Spit, Blood and Madness: The Mythology of Mead

12 April 2014

The article below was written by travel writer Susie Meadows, who had a fine idea for a guest post for this blog. She contributed a fascinating piece about the mythical origins of mead:

Mead was once a staple tipple of northwest Europe. Indeed, “mead halls” were the dwellings of Dark Age kings, where warriors would carouse and boast of their warlike exploits upon the medobenc (“mead-benches” or, as we call them, “benches”). The fantastical mead hall of Heorot forms an integral part of the epic Old English poem Beowulf , serving as both the setting and instigation of the action. It is the carousing of Heorot’s denizens as they slug back mead in the hall which awakens the terrible ire of the monster Grendel – with predictably gruesome results. The solution to the problem – in typical Old English style – was not to put down the mead horns and cease partying, but to slay the monster (and his mother) before throwing an even bigger and more mead-soaked party to celebrate.

Mead was clearly an integral part of this culture – and continued to be so in the Scando-Germanic world for many centuries.

A Faded Art

Now, however, asking for a pint of mead in a British, German or Scandinavian pub would get you a blank stare or an amused raised eyebrow. Bringing a bottle to a party is an immediate talking point due to its novelty value. Everybody has heard of this once-ubiquitous drink, but nobody is quite sure what it is. A few dedicated producers still make the stuff, but it’s rare. A curious downfall for a drink once considered sacred. However, mead is making a comeback, so it’s about time we reacquainted ourselves with this ancient beverage.

Honey and Yeast

First the basics. Mead is an alcoholic drink made with honey. Given the sugar content of honey it is extremely easy to make – simply add water and yeast, come back after the yeast has worked its magic, and voilà! Of course, production methods have been refined somewhat over the centuries, but the basic principle remains the same. Mead is sweet but should not be sickly, and it can be imbued with a variety of flavors to give a complex taste comparable to that of wine of beer. Alcohol content is typically around 13%, and the final product is significantly influenced by the type of honey used. It has the rather marvelous reputation of allowing people to drink without visiting a morning-after hangover upon them – although if Old English hangover poetry (a flourishing genre in Dark-Age Britain) is anything to go by, this has more to do with the mythical healing properties of honey than with fact.

Visceral Creation

So much for the theory. Now for the mythology. Mead is an incredibly ancient drink – considered by some to be the oldest alcoholic drink in the world (although it competes with beer for this title). Whatever its provenance, the drink was adopted with gusto by the people of Britain, Scandinavia and several Germanic nations. Such was their adoration for the “bright sweetness” that they imbued it with a deep mythic significance bordering on worship (anyone who has visited a British city on a Saturday night will have witnessed the evolution of this attitude to encompass the entire spectrum of booze).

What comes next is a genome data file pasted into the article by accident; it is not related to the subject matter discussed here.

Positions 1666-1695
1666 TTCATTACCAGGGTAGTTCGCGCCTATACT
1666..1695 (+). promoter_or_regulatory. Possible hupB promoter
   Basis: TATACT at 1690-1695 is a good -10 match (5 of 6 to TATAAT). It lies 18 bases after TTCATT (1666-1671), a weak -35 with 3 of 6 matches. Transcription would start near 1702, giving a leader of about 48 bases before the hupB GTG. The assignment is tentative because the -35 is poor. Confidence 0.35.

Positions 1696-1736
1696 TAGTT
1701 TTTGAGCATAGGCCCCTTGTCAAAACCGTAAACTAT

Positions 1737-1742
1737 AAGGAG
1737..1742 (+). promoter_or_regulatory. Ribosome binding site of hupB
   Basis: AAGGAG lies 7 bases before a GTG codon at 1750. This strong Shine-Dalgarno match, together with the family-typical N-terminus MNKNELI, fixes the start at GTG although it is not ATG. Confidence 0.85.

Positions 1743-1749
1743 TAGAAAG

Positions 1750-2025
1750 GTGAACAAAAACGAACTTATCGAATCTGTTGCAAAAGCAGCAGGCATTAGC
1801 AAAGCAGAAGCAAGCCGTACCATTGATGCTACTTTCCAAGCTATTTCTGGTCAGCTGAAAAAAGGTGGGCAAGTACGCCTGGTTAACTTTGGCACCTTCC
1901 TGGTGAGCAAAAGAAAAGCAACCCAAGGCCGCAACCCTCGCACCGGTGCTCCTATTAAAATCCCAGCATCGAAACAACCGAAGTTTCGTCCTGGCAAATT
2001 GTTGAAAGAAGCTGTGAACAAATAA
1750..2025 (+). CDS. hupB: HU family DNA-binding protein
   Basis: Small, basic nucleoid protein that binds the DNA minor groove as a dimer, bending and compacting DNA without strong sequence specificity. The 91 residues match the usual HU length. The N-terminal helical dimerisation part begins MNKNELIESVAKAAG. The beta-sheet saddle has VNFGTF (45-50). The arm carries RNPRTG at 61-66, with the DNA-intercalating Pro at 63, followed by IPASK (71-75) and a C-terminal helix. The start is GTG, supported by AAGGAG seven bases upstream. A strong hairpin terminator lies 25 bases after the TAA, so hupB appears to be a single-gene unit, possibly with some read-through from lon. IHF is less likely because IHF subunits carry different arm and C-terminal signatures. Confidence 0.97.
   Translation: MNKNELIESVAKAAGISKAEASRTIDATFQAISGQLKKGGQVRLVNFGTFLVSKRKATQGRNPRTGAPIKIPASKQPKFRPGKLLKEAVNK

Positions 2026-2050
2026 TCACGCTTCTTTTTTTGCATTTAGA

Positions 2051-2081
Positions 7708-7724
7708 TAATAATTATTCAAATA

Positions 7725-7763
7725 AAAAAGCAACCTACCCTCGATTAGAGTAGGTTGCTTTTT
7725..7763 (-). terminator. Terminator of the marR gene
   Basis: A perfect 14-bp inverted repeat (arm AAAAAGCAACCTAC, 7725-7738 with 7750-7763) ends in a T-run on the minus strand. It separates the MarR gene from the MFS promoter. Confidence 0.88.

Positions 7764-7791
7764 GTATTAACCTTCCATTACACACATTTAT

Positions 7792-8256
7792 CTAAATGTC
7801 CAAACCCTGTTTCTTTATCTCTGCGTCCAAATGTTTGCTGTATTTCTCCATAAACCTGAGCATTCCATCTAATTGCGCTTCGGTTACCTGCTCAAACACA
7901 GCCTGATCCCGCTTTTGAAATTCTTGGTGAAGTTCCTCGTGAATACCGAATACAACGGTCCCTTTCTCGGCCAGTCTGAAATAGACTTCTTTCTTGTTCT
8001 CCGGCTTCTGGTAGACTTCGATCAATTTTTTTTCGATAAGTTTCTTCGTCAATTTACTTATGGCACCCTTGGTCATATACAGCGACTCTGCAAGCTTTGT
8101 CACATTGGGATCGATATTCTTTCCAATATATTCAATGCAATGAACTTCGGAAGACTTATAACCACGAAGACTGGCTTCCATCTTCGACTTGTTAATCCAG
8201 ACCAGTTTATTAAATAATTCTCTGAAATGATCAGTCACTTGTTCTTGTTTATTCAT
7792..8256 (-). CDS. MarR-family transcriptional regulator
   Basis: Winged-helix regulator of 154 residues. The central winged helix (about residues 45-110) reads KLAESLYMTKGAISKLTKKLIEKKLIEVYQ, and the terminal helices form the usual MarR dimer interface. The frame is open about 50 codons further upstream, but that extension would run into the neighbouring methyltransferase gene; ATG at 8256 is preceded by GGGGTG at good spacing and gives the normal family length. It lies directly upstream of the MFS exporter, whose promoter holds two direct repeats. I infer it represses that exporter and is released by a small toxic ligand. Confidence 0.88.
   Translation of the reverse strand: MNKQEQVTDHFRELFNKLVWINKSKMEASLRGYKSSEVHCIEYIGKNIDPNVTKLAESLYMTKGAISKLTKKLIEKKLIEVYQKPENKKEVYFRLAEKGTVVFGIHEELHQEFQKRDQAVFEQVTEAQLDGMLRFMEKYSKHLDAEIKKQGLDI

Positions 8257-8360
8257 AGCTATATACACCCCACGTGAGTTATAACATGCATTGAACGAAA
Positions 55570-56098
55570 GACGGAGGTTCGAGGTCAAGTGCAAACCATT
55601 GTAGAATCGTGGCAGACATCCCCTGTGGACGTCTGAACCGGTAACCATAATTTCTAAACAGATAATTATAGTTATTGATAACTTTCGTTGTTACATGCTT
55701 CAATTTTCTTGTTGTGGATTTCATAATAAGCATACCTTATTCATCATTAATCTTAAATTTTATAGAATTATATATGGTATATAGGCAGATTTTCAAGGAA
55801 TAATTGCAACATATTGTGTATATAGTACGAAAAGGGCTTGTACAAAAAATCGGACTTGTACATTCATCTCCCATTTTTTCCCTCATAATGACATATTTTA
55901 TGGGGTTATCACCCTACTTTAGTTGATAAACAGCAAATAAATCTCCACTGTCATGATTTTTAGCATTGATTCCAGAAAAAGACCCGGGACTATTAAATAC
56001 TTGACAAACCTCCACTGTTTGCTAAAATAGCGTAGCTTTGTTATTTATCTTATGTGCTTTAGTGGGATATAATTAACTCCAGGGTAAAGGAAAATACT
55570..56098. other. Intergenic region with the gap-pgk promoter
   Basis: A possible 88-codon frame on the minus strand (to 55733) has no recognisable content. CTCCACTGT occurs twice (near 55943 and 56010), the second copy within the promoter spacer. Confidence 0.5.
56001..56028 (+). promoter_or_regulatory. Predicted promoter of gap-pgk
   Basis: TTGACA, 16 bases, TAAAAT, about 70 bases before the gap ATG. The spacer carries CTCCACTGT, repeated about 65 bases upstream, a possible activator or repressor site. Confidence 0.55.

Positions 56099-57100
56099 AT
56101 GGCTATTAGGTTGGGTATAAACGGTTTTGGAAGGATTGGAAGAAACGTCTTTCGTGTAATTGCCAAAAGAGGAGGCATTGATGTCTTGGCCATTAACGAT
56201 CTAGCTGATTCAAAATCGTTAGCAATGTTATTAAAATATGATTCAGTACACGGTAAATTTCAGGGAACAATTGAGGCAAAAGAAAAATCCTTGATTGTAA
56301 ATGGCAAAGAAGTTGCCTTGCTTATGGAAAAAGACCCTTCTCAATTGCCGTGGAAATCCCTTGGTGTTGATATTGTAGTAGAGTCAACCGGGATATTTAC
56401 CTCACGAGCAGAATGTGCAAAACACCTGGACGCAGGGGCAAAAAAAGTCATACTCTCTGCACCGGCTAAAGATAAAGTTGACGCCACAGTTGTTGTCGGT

Mead even has a Norse creation myth – although it’s probably not one to contemplate while enjoying a mouthful of the stuff. The story goes that the Æsir (Norse gods) had concluded a war with the Vanir (also Norse gods, subordinated in defeat). To seal their peace treaty, each of the gods spat into a vat. This was common Nordic practice, for reasons which remain unclear. Out of their spittle, they molded a man whom they named Kvasir.

Dwarven Murderers

Kvasir was incredibly wise. According to Snorri Sturluson’s Prose Edda, there was no question which Kvasir could not answer. He traveled the world dispensing his knowledge, until he had the bad fortune of falling into the hands of a pair of dwarves. These dwarves killed him and poured his blood into a pair of vats and a pot. They mixed the blood with honey, creating a mead which would grant anyone who drank it great wisdom and the divine gift of poetry. When the gods queried the location of Kvasir, the dwarves told them that he had suffocated beneath the weight of his great intelligence. The Norse pantheon – most of whom were never particularly noted for their intellects – appears to have accepted this dubious explanation without question.

Trickery, Sex, and Theft

Ultimately the dwarves were forced to give up their mead in restitution for some casual giant-slaying in which they had engaged. The mead was stored in the center of a mountain, guarded by a giantess named Gunnlod. By and by, Odin (a god of rare intelligence) came to hear of this turn of events and went to obtain the mead. By great artifice and cunning, Odin tricked a succession of laborers in order to obtain, by degrees, a mighty drill with which he could penetrate the mountain. In case the Freudian implications of such a device were not entirely clear to the audience, he then spent three lustful nights with Gunnlod. For each sexual encounter he was rewarded with a draught of the mead, and the conjugal consumption of mead would go on to have sexual connotations for many centuries. Each draught he took emptied one of the containers. He somehow managed to hold the mead in his mouth through each subsequent romp, and then maintain his hold on it despite transforming himself into an eagle to make his escape. (The bills of eagles are notoriously poor at holding stolen blood-mead, but Odin, as a god, was up to the challenge.) He transported the mead back to Asgard, where forever after he distributed it to men worthy of the divine gift of poetry.